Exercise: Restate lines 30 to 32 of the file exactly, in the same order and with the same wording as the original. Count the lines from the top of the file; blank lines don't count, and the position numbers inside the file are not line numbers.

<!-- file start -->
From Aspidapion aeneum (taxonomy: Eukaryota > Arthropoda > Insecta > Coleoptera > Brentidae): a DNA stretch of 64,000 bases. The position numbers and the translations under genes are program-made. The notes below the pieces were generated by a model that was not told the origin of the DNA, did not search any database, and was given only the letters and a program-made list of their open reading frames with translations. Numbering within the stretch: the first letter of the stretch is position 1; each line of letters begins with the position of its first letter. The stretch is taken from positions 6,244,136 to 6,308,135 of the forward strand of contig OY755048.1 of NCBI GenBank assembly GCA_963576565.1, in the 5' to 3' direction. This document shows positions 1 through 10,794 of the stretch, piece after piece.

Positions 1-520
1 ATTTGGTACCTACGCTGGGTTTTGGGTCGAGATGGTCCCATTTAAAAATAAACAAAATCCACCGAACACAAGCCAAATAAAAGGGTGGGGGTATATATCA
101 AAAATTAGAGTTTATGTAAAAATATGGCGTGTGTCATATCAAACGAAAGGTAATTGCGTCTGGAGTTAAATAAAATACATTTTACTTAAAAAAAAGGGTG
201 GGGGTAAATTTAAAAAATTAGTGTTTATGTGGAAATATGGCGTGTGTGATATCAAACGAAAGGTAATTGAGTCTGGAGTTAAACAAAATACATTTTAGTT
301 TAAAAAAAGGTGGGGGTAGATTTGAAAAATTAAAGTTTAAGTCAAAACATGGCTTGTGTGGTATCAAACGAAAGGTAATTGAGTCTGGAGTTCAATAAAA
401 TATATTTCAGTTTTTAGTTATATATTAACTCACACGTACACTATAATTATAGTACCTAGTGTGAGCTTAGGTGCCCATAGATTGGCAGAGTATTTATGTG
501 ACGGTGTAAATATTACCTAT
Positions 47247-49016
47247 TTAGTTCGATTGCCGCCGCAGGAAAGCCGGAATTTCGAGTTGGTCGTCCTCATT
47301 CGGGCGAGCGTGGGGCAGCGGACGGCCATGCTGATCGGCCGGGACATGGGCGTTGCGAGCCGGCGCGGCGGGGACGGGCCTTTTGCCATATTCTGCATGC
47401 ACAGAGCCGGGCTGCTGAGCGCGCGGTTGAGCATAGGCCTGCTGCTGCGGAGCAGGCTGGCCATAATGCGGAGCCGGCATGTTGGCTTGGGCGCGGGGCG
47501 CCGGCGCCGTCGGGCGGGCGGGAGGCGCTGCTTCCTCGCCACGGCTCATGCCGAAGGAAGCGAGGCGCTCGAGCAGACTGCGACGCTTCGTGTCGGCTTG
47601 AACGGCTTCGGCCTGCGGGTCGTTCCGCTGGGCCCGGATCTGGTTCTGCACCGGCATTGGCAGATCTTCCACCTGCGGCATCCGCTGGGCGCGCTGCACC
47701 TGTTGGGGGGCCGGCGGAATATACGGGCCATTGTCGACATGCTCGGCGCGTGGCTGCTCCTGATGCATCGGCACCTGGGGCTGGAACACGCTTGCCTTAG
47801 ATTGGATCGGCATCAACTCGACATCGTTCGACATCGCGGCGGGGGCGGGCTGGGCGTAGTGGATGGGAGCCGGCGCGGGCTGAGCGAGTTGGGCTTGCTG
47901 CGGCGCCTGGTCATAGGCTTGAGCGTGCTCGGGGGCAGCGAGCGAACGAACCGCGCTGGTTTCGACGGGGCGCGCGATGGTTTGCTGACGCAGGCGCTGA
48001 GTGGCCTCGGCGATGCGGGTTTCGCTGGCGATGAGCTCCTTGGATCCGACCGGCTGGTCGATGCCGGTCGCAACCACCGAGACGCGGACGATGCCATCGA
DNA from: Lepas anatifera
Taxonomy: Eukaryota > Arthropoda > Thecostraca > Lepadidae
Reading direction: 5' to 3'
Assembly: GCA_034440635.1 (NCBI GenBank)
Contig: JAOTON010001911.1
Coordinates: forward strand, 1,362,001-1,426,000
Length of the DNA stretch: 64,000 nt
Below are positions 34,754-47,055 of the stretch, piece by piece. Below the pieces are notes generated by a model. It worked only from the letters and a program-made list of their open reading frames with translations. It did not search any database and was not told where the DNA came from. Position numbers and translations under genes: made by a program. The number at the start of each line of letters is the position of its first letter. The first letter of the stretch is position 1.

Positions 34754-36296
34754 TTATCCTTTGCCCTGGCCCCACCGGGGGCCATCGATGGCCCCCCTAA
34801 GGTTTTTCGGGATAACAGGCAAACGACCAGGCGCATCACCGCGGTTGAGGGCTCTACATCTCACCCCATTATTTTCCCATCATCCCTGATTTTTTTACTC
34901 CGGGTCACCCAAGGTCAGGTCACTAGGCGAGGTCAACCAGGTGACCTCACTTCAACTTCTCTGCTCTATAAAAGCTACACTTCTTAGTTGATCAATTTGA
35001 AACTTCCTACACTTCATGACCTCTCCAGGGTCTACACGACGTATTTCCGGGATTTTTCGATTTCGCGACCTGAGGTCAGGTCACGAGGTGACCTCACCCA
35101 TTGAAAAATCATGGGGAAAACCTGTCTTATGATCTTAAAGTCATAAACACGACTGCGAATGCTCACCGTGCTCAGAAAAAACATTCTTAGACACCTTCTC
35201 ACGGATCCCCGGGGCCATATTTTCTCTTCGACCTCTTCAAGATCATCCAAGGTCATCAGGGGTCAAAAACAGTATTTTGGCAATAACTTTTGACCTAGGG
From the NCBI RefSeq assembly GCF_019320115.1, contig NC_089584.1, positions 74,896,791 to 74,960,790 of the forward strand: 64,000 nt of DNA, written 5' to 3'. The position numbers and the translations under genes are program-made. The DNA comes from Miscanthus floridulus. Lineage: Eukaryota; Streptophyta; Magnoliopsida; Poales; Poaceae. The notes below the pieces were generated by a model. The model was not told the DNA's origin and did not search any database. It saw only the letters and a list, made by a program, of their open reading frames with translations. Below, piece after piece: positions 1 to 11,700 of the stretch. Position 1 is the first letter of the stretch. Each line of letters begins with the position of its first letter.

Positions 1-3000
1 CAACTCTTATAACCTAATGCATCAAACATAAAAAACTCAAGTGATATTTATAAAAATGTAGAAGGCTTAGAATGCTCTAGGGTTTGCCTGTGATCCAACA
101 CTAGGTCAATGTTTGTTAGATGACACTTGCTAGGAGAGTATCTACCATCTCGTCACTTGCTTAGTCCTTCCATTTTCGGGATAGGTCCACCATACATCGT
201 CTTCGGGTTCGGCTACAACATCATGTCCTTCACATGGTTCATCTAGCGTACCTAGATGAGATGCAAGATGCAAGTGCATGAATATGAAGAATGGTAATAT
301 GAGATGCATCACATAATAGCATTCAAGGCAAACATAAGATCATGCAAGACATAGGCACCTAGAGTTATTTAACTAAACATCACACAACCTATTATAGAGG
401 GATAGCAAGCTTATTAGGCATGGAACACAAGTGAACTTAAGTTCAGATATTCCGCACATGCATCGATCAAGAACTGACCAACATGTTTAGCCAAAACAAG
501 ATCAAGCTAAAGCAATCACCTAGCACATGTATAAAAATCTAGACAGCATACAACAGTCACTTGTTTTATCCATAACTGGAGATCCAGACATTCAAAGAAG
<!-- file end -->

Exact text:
34901 CGGGTCACCCAAGGTCAGGTCACTAGGCGAGGTCAACCAGGTGACCTCACTTCAACTTCTCTGCTCTATAAAAGCTACACTTCTTAGTTGATCAATTTGA
35001 AACTTCCTACACTTCATGACCTCTCCAGGGTCTACACGACGTATTTCCGGGATTTTTCGATTTCGCGACCTGAGGTCAGGTCACGAGGTGACCTCACCCA
35101 TTGAAAAATCATGGGGAAAACCTGTCTTATGATCTTAAAGTCATAAACACGACTGCGAATGCTCACCGTGCTCAGAAAAAACATTCTTAGACACCTTCTC